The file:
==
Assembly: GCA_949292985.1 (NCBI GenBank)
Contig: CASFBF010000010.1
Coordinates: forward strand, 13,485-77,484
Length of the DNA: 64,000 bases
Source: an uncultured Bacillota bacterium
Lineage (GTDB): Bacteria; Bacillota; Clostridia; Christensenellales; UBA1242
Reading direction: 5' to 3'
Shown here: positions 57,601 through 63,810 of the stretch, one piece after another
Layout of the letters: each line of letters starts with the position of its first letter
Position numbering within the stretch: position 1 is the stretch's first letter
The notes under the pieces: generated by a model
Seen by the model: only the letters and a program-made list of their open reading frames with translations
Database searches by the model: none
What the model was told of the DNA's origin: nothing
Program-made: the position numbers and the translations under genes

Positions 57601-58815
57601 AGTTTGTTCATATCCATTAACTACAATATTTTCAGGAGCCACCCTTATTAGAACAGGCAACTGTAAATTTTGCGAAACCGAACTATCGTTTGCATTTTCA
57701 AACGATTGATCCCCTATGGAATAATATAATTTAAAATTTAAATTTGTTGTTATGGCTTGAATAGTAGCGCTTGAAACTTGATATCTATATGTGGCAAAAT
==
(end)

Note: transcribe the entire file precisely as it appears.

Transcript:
Assembly: GCA_949292985.1 (NCBI GenBank)
Contig: CASFBF010000010.1
Coordinates: forward strand, 13,485-77,484
Length of the DNA: 64,000 bases
Source: an uncultured Bacillota bacterium
Lineage (GTDB): Bacteria; Bacillota; Clostridia; Christensenellales; UBA1242
Reading direction: 5' to 3'
Shown here: positions 57,601 through 63,810 of the stretch, one piece after another
Layout of the letters: each line of letters starts with the position of its first letter
Position numbering within the stretch: position 1 is the stretch's first letter
The notes under the pieces: generated by a model
Seen by the model: only the letters and a program-made list of their open reading frames with translations
Database searches by the model: none
What the model was told of the DNA's origin: nothing
Program-made: the position numbers and the translations under genes

Positions 57601-58815
57601 AGTTTGTTCATATCCATTAACTACAATATTTTCAGGAGCCACCCTTATTAGAACAGGCAACTGTAAATTTTGCGAAACCGAACTATCGTTTGCATTTTCA
57701 AACGATTGATCCCCTATGGAATAATATAATTTAAAATTTAAATTTGTTGTTATGGCTTGAATAGTAGCGCTTGAAACTTGATATCTATATGTGGCAAAAT